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7 Signs Your Anxiety Is Getting The Best Of You At Work

7 Signs Your Anxiety Is Getting The Best Of You At Work

Anxiety is quite sneaky at times, and can show up when you least expect for it to. Anxious thoughts may trickle in right before a presentation or a meeting, and can slowly work their way into thought patterns riddled with doubts and uncertainties before you can get a firm grasp on them. If we don’t catch anxiety before it gets too far, we could find ourselves working with a real mental illness on our hands. Since the workplace is a prime environment for pressure, stress, and anxiety, it’s critical that you take care of your mental health and assess your workplace behaviors every now and then. The following are some warning signs that your anxiety may be affecting your workplace performance and other areas of your life, in some major ways, as explained by the Center for Workplace Mental Health:

  1. Intense feelings of fear or panic, often with physical symptoms such as sweating, trembling, upset stomach, difficulty speaking, and more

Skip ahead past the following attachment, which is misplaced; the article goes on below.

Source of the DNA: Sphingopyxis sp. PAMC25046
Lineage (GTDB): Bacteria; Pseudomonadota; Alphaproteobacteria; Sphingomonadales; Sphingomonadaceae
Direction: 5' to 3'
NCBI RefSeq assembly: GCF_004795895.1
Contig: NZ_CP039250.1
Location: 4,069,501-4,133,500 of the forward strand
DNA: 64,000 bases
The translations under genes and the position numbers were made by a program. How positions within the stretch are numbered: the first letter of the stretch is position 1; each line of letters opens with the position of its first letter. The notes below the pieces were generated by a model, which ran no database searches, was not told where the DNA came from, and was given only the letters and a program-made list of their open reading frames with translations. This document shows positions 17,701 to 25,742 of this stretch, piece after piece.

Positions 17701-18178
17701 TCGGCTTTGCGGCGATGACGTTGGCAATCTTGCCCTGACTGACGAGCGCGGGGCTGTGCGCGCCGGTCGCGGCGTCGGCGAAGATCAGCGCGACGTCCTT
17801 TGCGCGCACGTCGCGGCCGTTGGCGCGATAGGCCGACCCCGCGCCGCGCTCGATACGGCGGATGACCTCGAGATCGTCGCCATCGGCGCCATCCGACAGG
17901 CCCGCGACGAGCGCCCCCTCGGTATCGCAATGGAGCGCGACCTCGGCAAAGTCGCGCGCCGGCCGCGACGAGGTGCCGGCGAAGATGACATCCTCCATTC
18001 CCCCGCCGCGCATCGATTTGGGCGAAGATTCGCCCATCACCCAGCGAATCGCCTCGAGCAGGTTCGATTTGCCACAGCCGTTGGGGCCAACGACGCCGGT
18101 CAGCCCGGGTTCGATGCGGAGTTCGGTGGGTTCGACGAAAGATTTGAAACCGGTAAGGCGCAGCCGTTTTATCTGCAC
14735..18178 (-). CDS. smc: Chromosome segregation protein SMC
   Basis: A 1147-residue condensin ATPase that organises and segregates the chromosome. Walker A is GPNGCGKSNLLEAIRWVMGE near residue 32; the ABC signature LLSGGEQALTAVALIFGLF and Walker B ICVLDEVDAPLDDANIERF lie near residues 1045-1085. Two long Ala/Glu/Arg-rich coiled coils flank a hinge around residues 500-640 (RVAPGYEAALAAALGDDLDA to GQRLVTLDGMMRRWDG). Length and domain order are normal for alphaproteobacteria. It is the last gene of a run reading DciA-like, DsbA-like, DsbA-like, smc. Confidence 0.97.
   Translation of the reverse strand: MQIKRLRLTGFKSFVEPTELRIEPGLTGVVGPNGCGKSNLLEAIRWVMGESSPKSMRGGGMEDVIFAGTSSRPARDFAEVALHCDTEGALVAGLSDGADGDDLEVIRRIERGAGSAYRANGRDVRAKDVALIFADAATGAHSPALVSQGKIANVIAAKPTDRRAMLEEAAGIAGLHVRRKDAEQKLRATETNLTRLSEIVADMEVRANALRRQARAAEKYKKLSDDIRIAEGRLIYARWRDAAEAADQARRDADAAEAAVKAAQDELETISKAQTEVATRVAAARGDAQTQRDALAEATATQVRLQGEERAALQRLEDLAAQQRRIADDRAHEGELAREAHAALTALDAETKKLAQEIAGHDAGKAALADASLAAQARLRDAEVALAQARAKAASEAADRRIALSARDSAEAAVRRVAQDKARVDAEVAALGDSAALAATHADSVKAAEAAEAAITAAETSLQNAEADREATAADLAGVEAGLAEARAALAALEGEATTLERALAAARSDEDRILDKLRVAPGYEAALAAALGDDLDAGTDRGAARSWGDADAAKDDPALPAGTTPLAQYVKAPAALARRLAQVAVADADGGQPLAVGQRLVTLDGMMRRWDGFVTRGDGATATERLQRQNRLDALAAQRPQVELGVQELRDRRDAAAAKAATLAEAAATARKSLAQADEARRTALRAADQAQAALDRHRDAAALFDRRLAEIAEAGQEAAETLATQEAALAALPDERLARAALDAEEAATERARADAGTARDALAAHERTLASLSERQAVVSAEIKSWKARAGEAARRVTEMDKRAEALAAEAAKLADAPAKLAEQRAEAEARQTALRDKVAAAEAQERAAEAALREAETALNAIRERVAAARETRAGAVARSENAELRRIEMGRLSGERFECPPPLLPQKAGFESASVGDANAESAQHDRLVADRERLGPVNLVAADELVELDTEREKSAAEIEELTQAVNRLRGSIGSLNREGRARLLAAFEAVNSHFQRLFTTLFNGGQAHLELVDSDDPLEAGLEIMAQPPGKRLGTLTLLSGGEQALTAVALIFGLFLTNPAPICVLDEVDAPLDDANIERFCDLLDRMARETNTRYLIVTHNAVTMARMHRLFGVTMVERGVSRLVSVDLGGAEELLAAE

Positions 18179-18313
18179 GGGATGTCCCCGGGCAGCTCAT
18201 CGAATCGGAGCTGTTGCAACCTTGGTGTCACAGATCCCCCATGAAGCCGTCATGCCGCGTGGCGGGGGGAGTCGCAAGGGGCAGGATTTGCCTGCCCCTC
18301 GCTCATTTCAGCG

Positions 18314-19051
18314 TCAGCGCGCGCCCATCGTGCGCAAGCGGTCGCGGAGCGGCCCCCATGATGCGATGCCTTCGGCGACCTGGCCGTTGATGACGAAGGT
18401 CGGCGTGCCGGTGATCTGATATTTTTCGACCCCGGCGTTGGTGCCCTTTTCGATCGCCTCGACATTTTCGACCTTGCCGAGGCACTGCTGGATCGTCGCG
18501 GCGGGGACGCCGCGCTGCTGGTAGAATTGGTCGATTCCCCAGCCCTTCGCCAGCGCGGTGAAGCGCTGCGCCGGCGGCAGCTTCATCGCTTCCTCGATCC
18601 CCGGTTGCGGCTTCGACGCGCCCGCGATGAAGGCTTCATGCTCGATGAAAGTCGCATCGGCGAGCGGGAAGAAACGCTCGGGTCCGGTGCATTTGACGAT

2. Calling in absent to work often due to anxious thoughts
  3. Showing up late to work often because of anxiety, or lack of sleep from anxious thoughts
  4. Having trouble concentrating on projects
  5. Avoiding certain people, places, or situations at work because you’re afraid of having a panic attack
  6. Finding yourself physically restless from anxiety manifesting into physical symptoms
  7. No longer participating in workplace events because of your anxiety

The Anxiety and Depression Association of America (ADAA) lists a number of effective coping strategies to use in the meantime until you seek help from a reputable healthcare professional, such as:

  • Trying to stay as organized as possible
  • Working on projects early so that you have time to work through anxiety
  • Educating yourself on anxiety and the symptoms of this
  • Finding someone whom you can trust at work with your concerns
  • Not overcommitting yourself to projects so that you don’t get burnt out

Anxiety can manifest into generalized anxiety disorder (GAD), panic disorder, social anxiety disorder, specific phobias, and more, having an affect on eating, sleeping, and behavioral patterns. Your workplace success and personal happiness may be in jeopardy if your anxiety becomes strong, which is why it’s critical that you seek help when its needed.

If you haven’t already, speak with someone from a professional treatment center to learn more about programs to best suit your needs. Optimal recovery is possible, and you are not alone in your pursuit for happiness, health, and wellbeing.

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